Iran’s role in Iraq has been discussed in recent months in public and private testimony by senior intelligence officials. In testimony last month, Gen. Michael V. Hayden, director of the Central Intelligence Agency, said “there’s a clear line of evidence that points out the Iranians want to punish the United States, hurt the United States in Iraq, tie down the United States in Iraq, so that our other options in the region, against other activities the Iranians might have, would be limited.”
Senator John D. Rockefeller IV, the West Virginia Democrat who chairs the Senate Intelligence Committee, said last month that he believed that Iranian operatives inside Iraq were supporting Shiite militias and working against American troops.
But he also asserted that the White House had a poor understanding of Iranian calculations and added that he was concerned that the Bush administration was building a case for a more confrontational policy toward Tehran.
--Richard A. Oppel Jr. contributed reporting from Baghdad, and Michael R. Gordon and Felicity Barringer from Washington.
The conflict in Iraq
Accusations of interference
U.S. MAKES CASE THAT IRAN ARMS FLOW INTO IRAQ
By Tina Susman and Borzou Daragahi
** A limited number of munitions are displayed at a secretive briefing. **
Los Angeles Times
February 12, 2007
[PHOTO CAPTION: This handout photo released by the U.S. military, shows an 81mm Mortar round believed to be from Iran and found in Baghdad, 13 January 2007.]
[PHOTO CAPTION: This handout photo released by the U.S. military, shows Iranian anti-tank rocket propelled grenades seized in Baquba as well as in Baghdad between 2006-2007.]
[PHOTO CAPTION: This handout photo released by the U.S. military, shows 81mm Mortar tail assembly fragment believed to be from Iran and recovered from attacks in new Baghdad, November-December 2006.]
[PHOTO CAPTION: This handout photo released by the U.S. military, shows the aftermath Explosive Formed Projectile (EFP) attack on Iraqi police in Hilla, 10 June 2006.]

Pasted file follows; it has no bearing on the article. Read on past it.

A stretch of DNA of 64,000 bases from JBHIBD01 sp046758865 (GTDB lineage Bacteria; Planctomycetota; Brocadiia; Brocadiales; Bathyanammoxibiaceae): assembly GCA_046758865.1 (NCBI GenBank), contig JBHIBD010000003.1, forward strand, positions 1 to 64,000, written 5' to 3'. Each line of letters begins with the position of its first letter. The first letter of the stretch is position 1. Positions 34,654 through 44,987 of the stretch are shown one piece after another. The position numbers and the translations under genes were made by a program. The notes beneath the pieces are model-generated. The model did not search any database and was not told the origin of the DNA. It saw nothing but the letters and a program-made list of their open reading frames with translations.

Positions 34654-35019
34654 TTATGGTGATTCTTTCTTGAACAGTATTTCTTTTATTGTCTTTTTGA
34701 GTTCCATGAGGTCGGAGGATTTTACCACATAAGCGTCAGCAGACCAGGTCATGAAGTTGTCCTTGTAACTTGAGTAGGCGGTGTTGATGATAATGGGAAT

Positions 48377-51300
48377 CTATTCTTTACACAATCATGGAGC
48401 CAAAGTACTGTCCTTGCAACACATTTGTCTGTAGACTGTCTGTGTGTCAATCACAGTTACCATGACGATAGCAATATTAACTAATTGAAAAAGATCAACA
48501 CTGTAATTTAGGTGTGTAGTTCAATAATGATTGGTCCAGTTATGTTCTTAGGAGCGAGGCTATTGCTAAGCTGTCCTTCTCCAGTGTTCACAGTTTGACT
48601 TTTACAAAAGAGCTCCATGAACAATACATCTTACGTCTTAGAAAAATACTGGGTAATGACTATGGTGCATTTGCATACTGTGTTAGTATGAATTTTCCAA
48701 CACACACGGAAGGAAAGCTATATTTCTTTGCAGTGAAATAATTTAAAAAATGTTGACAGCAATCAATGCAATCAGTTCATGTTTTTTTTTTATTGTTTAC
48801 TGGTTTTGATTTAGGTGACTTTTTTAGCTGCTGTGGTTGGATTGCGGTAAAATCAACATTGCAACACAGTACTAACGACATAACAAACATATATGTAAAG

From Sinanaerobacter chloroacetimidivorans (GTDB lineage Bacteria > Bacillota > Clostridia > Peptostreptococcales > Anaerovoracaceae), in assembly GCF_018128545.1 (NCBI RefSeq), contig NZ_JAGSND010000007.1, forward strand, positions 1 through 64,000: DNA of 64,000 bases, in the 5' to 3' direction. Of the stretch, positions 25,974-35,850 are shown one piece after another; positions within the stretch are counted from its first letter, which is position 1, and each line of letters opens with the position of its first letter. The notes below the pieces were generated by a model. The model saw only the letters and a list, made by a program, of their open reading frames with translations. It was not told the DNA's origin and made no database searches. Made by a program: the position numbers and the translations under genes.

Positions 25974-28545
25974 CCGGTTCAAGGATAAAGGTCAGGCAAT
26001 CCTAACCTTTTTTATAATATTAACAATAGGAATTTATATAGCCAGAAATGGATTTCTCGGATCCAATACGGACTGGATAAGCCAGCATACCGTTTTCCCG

[PHOTO CAPTION: This handout photo released by the U.S. military, shows an identification card of an Iranian revolutionary guard corp. (IRGC) found on an alleged an Iranian agent arrested last month in Arbil.]
[PHOTO CAPTION: This image provided by the U.S. military on Sunday, Feb. 11, 2007 shows what officials call "explosively formed penetrators,"or EFPs.]
BAGHDAD -- U.S. defense and intelligence officials sought Sunday to bolster the charge that Iran was providing arms to Shiite Muslim militants in Iraq, displaying munitions and weapons fragments that they said constituted evidence that Tehran was contributing to Iraq's violence.
They also alleged that a group under the command of Iran's supreme leader was behind the smuggling of weapons across the Iran-Iraq border.
The briefing, held under unusually secretive circumstances, featured three U.S. officials, none of whom would be identified, and two tables laden with what they said were uniquely Iranian military hardware and weapons fragments.
The officials said an Iranian weapon known as an Explosively Formed Penetrator had been responsible for the deaths of about 170 of the 3,400 U.S.-led forces killed in Iraq. The armor-piercing devices are used in roadside bomb attacks, which have increased in the last year, the officials said.
The presentation came as tensions continued to mount between Washington and Tehran over Iran's nuclear ambitions and regional aspirations.
With two U.S. warship groups in the Persian Gulf, the allegations raised suspicion that the Bush administration was trying to build a case for war, much as it had used intelligence reports to win support for the U.S.-led invasion of Iraq.
"That's how we got into the mess in Iraq," Sen. Christopher J. Dodd (D-Conn.) said on CBS television. "That's why some of us supported those resolutions, because of doctored information. So I'm very skeptical based on recent past history about this administration."
Some experts wondered whether it was possible to discern the intended uses of such weapons in a situation as complex as Iraq's.
"There is a virtual civil war happening," said Wayne White, a former State Department intelligence analyst who is a scholar at the Middle East Institute, a Washington think tank. "If Iran is passing munitions to Shia militias, it could be more in the context of the ongoing sectarian strife than aimed at the U.S."
The U.S. officials said they wanted to fend off an alarming new type of weapon that was inflicting an increasing number of casualties among American and Iraqi troops. The presentation was a scaled-back version of one postponed two weeks ago amid a dispute within the administration over the strength of the evidence.